KITS 07/2021

Bf 109E-1, WNr. 3771, flown by Fw. Ernst Arnold, 3./JG 27, Peuplingues, France, August 1940

Fw. Arnold was shot down in the late afternoon on August 30 during free hunt sortie over England. The I./JG 27 formation was

attacked by RAF fighters and Arnold´s “Emil” was hit in radiator, possibly by F/O B. J. G. Carbury of No. 603 Squadron. He had

performed belly-landing at Westwood Court, near Faversham, Kent and his Aircraft was placed on display in Exeter as the

fundraising motivation element. Africa emblem of I./JG 27 was introduced in late spring 1940 as reminder of German African

colonies lost after Great War. The scissors (in German language “Schere”) and the “r” letter are play on the name of former

Schwarmführer and within the 3. Staffel popular Lt. Ulrich Scherer. He was declared missing after combat with Hurricanes of

No. 615 Sqn. near Cherbourg on July 20. The unit lost Gruppenkommandeur Hptm. Helmut Riegel during the same combat. Staffelkapitän of 3./JG 27 was future Knight Cross recipient Oblt. Gerhard Homuth who was later successfully leading I./JG 27 in Africa. Homuth scored 15 victories during 1940 and his final score resulting from 450 combat missions counted 63 aerial victories.

Homuth was engaged in a 20-minutes dogfight with Russian fighters on August 2, 1943, and remains missing from that time on…

Bf 109E-1, WNr. 3417, Gefr. Erich Mummert, 4./JG 52, Peuplingues, France, September 1940

This Messerschmitt saw very long career, being manufactured by Arado company in the late summer or early autumn 1939. Its

camouflage consists of RLM 71, 02 and 65 and probably went through several changes. It cannot be ruled out the aircraft was

finished in the RLM 70/71 scheme on upper surfaces originally. Probably due to error, the JG 52 kept this aircraft in books as the

E-4 variant. Red cat emblem was introduced as unit badge in 1939 when the Staffel carried designation 1./JG 71. Erich Mummert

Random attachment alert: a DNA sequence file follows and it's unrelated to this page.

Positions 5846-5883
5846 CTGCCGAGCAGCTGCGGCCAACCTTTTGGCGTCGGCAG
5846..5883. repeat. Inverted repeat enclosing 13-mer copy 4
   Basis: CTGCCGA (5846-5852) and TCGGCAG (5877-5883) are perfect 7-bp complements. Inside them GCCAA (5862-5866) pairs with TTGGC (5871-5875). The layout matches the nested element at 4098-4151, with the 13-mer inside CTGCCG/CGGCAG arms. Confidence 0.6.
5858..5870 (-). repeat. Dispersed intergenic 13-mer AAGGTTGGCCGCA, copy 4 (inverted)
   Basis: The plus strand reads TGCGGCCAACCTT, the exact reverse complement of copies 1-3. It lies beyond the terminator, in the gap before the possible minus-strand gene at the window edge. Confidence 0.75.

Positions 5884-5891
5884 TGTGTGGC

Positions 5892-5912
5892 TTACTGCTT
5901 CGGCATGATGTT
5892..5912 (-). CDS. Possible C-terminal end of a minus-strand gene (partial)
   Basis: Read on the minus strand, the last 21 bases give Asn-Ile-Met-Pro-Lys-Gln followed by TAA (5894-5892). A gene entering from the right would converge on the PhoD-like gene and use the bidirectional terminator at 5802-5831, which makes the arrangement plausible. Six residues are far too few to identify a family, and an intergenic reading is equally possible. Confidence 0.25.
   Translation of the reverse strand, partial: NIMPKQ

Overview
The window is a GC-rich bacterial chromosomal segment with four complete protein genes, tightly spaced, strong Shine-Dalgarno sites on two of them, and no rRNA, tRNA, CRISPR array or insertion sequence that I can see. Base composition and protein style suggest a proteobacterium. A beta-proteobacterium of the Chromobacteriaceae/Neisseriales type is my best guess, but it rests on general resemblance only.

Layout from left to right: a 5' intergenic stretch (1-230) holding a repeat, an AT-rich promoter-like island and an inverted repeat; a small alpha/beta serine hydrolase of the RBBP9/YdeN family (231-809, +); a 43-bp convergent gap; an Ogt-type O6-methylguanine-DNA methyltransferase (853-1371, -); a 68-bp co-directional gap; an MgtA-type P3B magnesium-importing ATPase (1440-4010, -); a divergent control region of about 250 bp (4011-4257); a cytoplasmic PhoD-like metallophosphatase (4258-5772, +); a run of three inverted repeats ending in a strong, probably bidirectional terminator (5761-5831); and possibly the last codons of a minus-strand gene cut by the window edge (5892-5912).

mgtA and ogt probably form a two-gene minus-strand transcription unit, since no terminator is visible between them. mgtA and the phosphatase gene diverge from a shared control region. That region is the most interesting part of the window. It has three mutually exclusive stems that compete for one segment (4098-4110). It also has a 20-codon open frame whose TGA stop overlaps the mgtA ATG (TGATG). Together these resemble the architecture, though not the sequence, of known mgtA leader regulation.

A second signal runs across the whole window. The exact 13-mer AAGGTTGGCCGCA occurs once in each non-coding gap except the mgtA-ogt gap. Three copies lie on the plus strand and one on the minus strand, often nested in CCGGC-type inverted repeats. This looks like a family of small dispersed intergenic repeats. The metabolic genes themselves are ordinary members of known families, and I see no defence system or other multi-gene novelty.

was shot down with this “Emil” on September 30 in the afternoon during bomber escort mission. Six JG 52 fighters had been

attacked by Spitfires and tried to form a defensive circle. But Germans were running out of fuel and had to abandon the combat

soon. Being pursued by Spitfires the combat got slightly chaotic for Germans and Mummert´s aircraft was hit in radiator by the

“friendly” fire of another Bf 109. Mummert performed belly-landing on the edge of Detling airfield. Another II./JG 52 pilot was also

shot down and bailed out, being captured near Detling as well. Commander of 4./JG 52 was the legendary Johannes Steinhoff,

the man, who acted as Kommodore of the Jagdgeschwader 7 flying with Me 262s and later joined Adolf Galland and his elite

Jagdverband 44.

Bf 109E-4, WNr. 5375, Hptm. Wilhelm Meyerweissflog, Stab JG 53, Etaples, France, September 1940

Wilhelm Meyerweissflog was born in 1889 and served in military during Great War. It is assumed he lived in Switzerland after the

war and travelled to USA as businessman regularly. In the ranks of the JG 53 “Pik As” he was acting as an administrative officer

of Geschwaderstab. His aircraft was photographed during refueling at former British airbase La Villiaze, Guernsey, part of occupied Channel Islands. Meyerweissflog was captured on September 5, 1940. During interrogation he said: “Saw the boys going

off and thought he would like a flip too. He jumped into his aircraft, flew vaguely in the direction of England and was neatly shot

through the petrol tank by a British fighter," probably by F/Lt. P. C. Hughes flying Spitfire of No. 234 Sqn. Hptm. Meyerweissflog

made a forced landing at Monkton farm near St. Nicholas-at-Wade at 15.45 hrs “from which more by luck than good judgement

he came out safely and, when apprehended, had not the slightest idea where he was”. To further quote the interrogation report,

his start and mission were described as a “Very freelance patrol”, and his morale as “Good under trying circumstances”.

INFO Eduard - July 2021